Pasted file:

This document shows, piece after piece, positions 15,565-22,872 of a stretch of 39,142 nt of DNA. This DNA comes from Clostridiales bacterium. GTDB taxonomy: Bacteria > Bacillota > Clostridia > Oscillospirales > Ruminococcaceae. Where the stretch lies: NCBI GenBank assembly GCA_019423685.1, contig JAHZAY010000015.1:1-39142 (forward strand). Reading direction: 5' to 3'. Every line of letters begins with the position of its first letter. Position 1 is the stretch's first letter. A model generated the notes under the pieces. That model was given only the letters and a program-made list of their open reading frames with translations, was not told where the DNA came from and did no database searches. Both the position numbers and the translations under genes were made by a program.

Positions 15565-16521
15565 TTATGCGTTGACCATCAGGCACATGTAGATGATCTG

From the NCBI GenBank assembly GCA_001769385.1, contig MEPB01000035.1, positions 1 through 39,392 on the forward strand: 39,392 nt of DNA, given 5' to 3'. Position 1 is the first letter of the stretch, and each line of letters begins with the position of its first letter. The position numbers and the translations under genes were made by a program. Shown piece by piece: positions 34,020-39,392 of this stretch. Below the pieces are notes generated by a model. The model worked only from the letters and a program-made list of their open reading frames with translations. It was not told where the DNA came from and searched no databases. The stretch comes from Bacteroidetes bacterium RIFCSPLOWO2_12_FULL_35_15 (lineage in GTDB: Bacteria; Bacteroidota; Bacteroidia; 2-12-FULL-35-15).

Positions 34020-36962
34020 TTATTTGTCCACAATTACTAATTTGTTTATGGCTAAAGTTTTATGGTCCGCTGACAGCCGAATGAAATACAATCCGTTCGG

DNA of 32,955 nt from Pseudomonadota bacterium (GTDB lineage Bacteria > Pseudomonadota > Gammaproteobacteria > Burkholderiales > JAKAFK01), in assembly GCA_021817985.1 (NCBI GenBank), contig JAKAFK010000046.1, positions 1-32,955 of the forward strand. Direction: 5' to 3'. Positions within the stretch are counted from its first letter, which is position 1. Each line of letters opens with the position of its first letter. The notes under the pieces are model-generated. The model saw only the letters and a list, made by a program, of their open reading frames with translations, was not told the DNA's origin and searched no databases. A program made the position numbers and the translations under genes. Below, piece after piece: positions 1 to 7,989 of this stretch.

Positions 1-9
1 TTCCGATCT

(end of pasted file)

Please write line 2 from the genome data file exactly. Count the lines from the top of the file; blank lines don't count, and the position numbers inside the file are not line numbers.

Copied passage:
Positions 15565-16521